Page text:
March 03, 2021


This is a horrible photo of me but Anita looks great.
This is Anita from Rajasthan who learned how to sew fringes from Kerala temple umbrellas on our parasols. She viewed the task as an exercise in how much silver fringing she could put on a parasol, you can tell ones she worked with because they have more silver fringing than any of the others to an excessive level. Her favourite parasols are the pink ones.


The best present she’s ever been given was a pair of puppets. The thing she most enjoys eating is Dal Baati, a Rajasthan delicacy of lentil curry, fried spiced bread balls with spiced butter and something sweet on top. It’s a glorious rich mix of sweet, savoury and spice. She’s a lady of good taste, how can anything involving sugar and butter taste bad?

For your very own Indian experience you could make Dal Baati and eat it under a pink parasol, or order a takeaway.
If you are feeling culinarily creative then here is a recipe for Dal Baati which I faithfully copied off google and summarized because it was very long and involved.

To serve 
(and give you an idea of where this recipe is headed)
Put two baatis in a bowl. Pour melted butter on top. Pour dal over that. Sprinkle with some chopped raw onion and a squeeze of lemon. Sprinkle the sweet part on top.


The Dal Bit
Get some dried pulses and soak them in water for a few hours then cook them: pigeon peas, chickpeas, black lentils, mung beans.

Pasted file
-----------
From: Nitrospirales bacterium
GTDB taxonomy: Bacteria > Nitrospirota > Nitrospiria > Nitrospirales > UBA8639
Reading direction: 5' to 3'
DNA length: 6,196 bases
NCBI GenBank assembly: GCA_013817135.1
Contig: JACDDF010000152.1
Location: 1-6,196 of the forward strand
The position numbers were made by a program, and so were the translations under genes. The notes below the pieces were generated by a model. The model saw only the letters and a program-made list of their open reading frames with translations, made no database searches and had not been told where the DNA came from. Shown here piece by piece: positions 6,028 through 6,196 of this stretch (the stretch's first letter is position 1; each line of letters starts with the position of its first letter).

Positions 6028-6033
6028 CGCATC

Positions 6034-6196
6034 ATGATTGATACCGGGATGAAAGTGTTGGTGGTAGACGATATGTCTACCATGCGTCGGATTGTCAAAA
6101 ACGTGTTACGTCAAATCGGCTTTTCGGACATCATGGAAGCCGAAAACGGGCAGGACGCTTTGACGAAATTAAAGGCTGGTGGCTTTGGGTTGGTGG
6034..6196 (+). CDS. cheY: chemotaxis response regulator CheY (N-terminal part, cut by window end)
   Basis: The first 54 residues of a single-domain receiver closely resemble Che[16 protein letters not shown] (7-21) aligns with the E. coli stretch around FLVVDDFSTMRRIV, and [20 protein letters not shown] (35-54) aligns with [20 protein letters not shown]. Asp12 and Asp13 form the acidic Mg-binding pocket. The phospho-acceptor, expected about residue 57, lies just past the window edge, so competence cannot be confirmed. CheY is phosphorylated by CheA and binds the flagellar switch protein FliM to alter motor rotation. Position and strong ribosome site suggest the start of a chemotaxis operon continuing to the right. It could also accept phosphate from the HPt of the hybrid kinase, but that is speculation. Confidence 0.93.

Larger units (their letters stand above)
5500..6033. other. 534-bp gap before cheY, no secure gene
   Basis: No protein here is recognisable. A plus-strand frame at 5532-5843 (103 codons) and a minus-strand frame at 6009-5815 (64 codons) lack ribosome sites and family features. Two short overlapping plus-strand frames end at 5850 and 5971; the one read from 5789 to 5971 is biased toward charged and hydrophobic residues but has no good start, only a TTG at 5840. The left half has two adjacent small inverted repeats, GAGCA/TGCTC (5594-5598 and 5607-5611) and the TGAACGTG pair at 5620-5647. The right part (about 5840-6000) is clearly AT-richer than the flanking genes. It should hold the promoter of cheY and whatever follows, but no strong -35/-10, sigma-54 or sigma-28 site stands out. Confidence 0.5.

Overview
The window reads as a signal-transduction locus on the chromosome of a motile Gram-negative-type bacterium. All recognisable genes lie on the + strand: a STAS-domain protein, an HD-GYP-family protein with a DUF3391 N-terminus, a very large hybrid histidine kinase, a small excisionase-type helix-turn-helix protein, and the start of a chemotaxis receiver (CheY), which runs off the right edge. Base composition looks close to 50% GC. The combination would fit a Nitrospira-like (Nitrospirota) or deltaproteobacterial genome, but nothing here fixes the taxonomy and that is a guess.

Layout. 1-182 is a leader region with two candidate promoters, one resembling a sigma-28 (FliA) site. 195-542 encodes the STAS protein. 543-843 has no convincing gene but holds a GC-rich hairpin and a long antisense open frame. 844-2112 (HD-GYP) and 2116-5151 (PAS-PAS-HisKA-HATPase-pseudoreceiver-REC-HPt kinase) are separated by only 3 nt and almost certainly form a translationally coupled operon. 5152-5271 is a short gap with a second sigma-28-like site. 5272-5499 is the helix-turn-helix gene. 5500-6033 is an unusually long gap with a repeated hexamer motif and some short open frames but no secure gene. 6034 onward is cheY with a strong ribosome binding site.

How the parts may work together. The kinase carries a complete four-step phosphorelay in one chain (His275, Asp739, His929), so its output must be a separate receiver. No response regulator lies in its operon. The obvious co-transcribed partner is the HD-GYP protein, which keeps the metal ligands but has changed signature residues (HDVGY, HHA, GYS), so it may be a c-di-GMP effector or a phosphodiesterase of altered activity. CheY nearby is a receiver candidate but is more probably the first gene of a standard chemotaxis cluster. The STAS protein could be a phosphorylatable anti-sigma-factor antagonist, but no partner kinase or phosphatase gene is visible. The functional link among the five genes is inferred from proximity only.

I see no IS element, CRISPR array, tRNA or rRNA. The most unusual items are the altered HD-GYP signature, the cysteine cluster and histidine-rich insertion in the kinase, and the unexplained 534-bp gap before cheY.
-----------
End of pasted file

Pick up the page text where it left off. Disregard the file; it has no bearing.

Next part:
(or buy cans of cooked ones…)
Rootle in your cupboards for all the spices you can find.
Get a pan and heat some oil. Fry cumin and fennel seeds, mashed green chilli, red chilli and asafetida until the seeds crackle.

Then add garlic paste and finely chopped onions. Push them about a bit and open a can of chopped tomatoes.
Chuck in the chopped tomatoes with coriander power, turmeric, chilli power and garam masala. Give it all a stir.
Bung in those cooked pulses with some of the cooking water and salt. Shuggle it around a bit over the heat.
(or dial Deliveroo…)


The Baati Bit
Get some wheat powder (I think this may loosely translate as ‘flour’), semolina, fennel seeds, carom seeds. Plop them in a bowl. Dollop a bit of yoghurt in there and melted ghee so that you can mix it all together into balls.

Boil some water and cook the bread balls in it for the first half of Coronation Street. Then drain them and let them cool.
Heat a couple of inches of oil and deep fry your bread balls. Put them on some kitchen roll afterwards to drain off the fat and make them *fat free*



The Sweet Bit or Churma
This sounds like a total faff on google. I’d improvise by putting a yum-yum and some almonds in a nutribullet and sprinkling it on top of your Dal.


This was not made by me.